My family took a relaxing, fun-filled trip to Kauai with some dear friends recently. I relished the ‘away-ness’ of this particular vacation–checked email once a day, left my always-by-my-side Idea Notebook at home, and just vacationed. My boys continually announced, “This is the best place in the whole world!” So the trip worked for everyone.
Now that we’re back from the relaxation and fun of Kauai, I’ve got my nose back in my Idea Notebook, continuing my brainstorming on various Google docs and reading many of my favorite blogs to narrow, clarify and solidify some ideas I’ve got floating around.
The school newsletter is one such project. In recent years we’ve had a very talented mom on campus do the publishing. Our Shamrock News looks great. This year, she would like to hand the newsletter to someone else. A very understandable transition that happens all the time at school.
For me, it creates an opportunity to change how we view, use and consume the newsletter.
The goal of a school newsletter (presumably) is to provide valuable information to the community (dates, events), share thoughts or information from the principal (From the desk of… or something equivalent) and reflect on events gone by (book fair success or an interesting assembly). This, at least, has been the focus of our newsletter.
Interesting questions to ponder:
- Who’s doing the writing?
- Print, online or both?
- Is the community actually reading it? If not, why?
- Is this information redundant? Already on the website, wiki or in teacher’s classroom updates?
- Are we taking full advantage of a bi-weekly newsletter to build community and keep folks connected?
I’m considering pulling in our GLT (Grant Leadership Team) to invigorate the newsletter and give it a real voice–students. GLT is a group of 3rd through 6th graders (2 per classroom) who serve as the Leadership Team for a two month term. Currently they run the weekly assembly, coordinate spirit days and handle classroom recycling. The newsletter would be a nice addition to their duties and give the group a more robust presence and responsibility.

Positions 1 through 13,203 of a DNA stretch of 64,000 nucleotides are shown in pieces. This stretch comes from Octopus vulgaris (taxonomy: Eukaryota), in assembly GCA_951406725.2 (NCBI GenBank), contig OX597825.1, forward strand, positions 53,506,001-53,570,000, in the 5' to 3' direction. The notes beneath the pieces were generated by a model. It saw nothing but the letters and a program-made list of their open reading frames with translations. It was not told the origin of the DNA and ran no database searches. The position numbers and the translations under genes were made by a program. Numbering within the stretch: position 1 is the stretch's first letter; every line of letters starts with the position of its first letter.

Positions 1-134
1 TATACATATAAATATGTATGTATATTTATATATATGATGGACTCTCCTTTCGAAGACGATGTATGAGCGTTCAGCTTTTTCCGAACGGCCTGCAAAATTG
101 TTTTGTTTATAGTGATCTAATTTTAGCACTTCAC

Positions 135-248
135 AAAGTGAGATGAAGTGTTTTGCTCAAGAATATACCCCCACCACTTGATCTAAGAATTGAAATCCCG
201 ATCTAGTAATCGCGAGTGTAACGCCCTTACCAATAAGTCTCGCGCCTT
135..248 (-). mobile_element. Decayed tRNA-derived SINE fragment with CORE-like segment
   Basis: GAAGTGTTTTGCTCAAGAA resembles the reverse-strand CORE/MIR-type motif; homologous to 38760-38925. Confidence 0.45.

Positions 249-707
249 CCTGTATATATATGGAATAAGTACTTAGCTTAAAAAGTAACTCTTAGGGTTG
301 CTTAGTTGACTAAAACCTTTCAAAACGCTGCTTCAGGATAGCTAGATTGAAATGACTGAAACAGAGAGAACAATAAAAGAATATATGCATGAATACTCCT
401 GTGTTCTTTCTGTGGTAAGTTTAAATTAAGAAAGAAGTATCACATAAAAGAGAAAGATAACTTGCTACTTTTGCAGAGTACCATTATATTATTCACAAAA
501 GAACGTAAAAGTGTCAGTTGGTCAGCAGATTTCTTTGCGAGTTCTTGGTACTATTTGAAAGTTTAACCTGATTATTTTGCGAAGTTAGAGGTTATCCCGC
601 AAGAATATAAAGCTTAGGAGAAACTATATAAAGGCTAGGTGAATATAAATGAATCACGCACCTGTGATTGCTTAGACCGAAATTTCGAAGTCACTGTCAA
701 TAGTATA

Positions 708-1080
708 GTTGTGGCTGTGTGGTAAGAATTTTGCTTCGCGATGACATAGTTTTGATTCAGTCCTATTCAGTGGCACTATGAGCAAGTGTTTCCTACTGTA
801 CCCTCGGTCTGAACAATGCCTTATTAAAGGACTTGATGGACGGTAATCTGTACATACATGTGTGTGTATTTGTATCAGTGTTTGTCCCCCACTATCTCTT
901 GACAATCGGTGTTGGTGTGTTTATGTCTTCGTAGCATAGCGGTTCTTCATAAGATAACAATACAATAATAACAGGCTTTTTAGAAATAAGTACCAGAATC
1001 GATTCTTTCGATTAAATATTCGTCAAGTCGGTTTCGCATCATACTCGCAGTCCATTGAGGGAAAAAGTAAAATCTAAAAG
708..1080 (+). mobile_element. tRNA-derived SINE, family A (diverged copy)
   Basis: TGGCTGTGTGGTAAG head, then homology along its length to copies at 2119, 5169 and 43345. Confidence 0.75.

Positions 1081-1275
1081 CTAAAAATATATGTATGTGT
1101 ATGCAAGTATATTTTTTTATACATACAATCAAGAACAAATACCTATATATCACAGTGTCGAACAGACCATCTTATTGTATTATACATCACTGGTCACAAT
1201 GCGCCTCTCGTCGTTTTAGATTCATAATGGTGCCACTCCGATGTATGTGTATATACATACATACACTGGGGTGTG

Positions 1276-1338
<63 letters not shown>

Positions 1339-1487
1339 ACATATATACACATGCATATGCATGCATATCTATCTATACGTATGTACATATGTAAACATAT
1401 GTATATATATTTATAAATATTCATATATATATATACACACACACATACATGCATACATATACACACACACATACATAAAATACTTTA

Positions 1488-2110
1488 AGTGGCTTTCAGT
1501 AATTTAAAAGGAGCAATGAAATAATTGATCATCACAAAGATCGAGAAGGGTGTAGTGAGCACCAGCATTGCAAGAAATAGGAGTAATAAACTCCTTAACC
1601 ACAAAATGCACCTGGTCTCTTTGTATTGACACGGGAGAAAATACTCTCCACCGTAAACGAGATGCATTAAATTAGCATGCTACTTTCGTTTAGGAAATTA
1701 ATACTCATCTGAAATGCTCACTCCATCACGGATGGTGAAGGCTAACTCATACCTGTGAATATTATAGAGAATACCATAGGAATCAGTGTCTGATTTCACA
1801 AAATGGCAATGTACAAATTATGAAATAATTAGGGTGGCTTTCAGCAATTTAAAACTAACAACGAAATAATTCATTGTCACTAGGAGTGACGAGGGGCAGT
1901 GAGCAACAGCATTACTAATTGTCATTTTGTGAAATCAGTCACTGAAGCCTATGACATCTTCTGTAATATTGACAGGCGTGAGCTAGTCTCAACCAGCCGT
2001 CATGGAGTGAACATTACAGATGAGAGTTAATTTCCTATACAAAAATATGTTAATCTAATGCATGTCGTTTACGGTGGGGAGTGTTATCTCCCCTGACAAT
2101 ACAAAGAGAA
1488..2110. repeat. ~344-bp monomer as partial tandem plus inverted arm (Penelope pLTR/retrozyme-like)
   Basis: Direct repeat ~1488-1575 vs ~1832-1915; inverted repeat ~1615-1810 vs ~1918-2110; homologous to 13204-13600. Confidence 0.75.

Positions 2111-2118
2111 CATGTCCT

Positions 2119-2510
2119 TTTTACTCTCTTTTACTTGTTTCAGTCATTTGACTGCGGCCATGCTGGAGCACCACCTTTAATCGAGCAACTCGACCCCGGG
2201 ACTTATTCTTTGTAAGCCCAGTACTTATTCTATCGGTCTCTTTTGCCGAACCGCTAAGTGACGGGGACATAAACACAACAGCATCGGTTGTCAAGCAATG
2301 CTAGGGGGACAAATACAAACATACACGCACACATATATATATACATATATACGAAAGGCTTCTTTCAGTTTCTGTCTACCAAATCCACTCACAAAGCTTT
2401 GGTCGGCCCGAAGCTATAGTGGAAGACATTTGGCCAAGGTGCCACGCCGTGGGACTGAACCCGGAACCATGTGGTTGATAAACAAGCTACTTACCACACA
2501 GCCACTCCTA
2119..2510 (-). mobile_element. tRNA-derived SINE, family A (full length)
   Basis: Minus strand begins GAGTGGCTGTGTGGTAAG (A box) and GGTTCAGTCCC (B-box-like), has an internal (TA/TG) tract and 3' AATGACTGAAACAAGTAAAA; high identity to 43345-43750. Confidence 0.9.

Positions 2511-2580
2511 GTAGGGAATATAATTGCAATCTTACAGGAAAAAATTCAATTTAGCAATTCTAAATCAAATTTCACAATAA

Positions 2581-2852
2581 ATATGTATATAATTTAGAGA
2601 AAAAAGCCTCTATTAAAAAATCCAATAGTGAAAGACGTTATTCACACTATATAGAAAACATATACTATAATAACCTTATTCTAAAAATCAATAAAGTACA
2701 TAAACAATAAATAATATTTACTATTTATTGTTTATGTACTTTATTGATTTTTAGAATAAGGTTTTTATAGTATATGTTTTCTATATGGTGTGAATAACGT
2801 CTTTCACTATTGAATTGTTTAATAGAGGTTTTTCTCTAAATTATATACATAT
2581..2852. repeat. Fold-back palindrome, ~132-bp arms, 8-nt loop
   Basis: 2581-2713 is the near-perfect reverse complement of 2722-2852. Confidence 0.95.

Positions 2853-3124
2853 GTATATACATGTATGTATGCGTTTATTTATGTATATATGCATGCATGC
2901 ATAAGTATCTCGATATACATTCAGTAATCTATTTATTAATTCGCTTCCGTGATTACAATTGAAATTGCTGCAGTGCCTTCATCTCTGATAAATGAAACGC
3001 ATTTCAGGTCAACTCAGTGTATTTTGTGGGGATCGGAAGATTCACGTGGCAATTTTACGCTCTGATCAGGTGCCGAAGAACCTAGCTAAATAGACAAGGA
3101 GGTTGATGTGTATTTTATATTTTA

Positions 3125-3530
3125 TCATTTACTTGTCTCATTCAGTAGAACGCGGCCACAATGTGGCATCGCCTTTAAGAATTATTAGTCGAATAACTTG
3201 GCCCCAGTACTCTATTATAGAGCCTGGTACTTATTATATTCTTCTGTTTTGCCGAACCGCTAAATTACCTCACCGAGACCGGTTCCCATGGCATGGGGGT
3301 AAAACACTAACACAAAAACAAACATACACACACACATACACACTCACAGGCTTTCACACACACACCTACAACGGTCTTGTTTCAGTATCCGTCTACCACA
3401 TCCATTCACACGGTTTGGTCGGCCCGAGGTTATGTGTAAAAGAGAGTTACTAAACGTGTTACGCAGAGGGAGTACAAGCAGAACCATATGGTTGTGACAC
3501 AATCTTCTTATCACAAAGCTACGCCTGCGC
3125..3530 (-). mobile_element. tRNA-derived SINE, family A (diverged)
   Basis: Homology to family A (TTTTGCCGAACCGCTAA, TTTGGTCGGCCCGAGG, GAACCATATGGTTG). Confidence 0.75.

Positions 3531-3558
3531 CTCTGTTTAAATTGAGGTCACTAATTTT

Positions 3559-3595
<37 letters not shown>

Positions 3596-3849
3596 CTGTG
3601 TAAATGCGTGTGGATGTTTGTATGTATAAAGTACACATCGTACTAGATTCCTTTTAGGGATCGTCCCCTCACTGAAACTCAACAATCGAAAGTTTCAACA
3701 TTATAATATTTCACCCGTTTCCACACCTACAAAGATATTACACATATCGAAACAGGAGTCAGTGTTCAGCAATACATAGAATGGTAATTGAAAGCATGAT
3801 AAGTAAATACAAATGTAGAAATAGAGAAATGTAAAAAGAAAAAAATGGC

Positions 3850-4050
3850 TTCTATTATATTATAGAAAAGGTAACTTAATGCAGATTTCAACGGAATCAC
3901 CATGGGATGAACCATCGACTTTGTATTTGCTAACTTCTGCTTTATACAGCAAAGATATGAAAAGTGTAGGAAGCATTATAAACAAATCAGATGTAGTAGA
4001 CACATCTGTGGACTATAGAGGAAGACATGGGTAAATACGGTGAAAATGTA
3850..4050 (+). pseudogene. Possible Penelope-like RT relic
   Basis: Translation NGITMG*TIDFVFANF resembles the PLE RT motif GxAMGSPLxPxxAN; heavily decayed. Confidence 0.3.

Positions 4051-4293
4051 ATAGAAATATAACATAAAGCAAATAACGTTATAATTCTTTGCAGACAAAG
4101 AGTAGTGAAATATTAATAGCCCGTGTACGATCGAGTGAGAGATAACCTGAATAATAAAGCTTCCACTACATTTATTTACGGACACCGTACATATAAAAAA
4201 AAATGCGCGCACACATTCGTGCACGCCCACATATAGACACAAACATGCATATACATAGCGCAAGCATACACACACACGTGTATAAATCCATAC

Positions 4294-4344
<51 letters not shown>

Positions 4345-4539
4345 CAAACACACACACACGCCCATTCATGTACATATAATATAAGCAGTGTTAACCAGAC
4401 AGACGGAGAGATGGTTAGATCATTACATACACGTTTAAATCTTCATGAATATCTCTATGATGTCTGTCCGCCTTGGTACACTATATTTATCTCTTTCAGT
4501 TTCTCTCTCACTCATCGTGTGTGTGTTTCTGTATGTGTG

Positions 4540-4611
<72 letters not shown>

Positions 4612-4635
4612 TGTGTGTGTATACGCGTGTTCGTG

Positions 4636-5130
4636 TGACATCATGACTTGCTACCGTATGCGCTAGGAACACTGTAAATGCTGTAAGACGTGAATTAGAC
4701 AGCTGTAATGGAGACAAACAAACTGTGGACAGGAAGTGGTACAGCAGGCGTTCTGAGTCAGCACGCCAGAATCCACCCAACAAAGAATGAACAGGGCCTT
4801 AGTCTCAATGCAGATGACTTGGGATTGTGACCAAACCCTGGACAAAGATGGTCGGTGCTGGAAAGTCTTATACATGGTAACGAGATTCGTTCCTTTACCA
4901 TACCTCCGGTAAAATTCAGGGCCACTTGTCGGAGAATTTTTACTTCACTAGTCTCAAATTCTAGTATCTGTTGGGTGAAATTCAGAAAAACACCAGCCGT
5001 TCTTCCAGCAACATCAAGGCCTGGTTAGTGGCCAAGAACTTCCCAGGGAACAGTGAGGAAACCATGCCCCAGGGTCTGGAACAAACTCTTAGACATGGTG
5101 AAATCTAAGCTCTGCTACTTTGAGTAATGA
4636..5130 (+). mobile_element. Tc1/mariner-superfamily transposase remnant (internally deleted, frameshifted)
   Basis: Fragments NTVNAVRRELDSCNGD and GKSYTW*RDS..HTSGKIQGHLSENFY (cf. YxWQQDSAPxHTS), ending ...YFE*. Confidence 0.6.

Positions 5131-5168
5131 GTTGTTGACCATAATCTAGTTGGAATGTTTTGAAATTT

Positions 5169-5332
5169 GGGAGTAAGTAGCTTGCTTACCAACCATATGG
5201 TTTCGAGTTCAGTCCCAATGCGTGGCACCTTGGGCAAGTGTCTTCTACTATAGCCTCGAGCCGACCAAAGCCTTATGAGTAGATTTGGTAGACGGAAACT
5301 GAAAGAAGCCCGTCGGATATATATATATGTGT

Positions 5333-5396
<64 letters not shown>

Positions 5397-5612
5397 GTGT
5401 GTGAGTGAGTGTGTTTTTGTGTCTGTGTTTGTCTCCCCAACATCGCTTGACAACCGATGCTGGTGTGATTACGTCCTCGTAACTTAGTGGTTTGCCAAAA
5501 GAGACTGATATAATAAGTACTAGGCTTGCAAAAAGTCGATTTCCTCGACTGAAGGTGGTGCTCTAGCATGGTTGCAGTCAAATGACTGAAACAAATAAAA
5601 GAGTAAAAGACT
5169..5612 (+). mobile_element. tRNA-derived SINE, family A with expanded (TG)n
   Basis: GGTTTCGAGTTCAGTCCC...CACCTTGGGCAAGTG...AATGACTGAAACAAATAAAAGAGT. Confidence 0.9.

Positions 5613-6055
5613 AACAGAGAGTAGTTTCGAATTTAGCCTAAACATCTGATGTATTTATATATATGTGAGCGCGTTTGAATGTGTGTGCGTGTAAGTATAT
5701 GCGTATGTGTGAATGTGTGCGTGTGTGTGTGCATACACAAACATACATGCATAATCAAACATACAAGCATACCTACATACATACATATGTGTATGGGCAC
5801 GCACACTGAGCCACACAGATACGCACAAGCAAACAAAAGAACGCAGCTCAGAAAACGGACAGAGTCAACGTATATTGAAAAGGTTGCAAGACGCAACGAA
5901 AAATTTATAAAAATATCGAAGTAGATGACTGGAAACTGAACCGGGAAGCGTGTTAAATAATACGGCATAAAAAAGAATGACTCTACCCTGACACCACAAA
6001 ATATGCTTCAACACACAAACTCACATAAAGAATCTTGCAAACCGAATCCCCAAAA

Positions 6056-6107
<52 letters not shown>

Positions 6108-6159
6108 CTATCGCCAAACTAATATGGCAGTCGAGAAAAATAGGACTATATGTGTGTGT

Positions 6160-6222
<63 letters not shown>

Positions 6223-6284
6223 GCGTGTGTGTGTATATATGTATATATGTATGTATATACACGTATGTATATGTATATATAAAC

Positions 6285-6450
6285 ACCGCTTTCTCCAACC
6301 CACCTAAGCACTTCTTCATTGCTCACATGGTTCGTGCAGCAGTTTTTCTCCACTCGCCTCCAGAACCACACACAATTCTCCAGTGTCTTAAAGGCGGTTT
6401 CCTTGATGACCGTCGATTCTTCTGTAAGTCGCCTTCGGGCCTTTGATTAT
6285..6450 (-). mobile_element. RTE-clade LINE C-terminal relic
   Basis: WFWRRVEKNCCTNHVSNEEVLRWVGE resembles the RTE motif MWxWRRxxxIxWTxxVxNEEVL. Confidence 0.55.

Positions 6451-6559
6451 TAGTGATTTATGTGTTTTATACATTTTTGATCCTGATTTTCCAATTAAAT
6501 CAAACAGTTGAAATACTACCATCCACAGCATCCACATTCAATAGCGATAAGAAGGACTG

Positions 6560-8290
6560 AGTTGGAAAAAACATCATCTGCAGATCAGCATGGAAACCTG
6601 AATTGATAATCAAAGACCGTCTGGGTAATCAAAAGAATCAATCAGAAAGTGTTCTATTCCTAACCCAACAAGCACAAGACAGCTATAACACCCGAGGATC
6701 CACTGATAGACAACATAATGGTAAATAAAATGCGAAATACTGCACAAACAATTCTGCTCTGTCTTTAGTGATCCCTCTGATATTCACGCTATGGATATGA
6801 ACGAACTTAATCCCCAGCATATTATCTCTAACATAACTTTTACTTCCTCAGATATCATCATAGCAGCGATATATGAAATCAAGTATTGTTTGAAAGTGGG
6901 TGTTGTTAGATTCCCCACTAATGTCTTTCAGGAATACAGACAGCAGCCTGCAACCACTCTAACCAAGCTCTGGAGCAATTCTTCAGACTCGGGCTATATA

Since the Shamrock News comes out every two weeks, we’ve got some time to play with. I’ve generated a list of possible articles, pairs of students would work together to interview, collect data, brainstorm, then we’d all meet in the computer lab during a lunch to generate the articles. We could even include student art.
This approach addresses quite a few of my earlier pondering. I think our community will be more active consumers of the newsletter since the voice has shifted. The articles created by students are not seen elsewhere (website, wiki, etc.). We would address up-coming events, past events and daily workings of the school to keep our community connected.
What sits on my mind currently is the format. I need to be able to generate paper versions for those not able to access it any other way. But what is the best online format–Blog? Newsletter tool? Publisher, then post on our website? So I head out to my PLN (personal learning network) to ask.
There will always be many options out there–but finding the right tool for the job is key. Next stop: Twitter & The Educator’s PLN.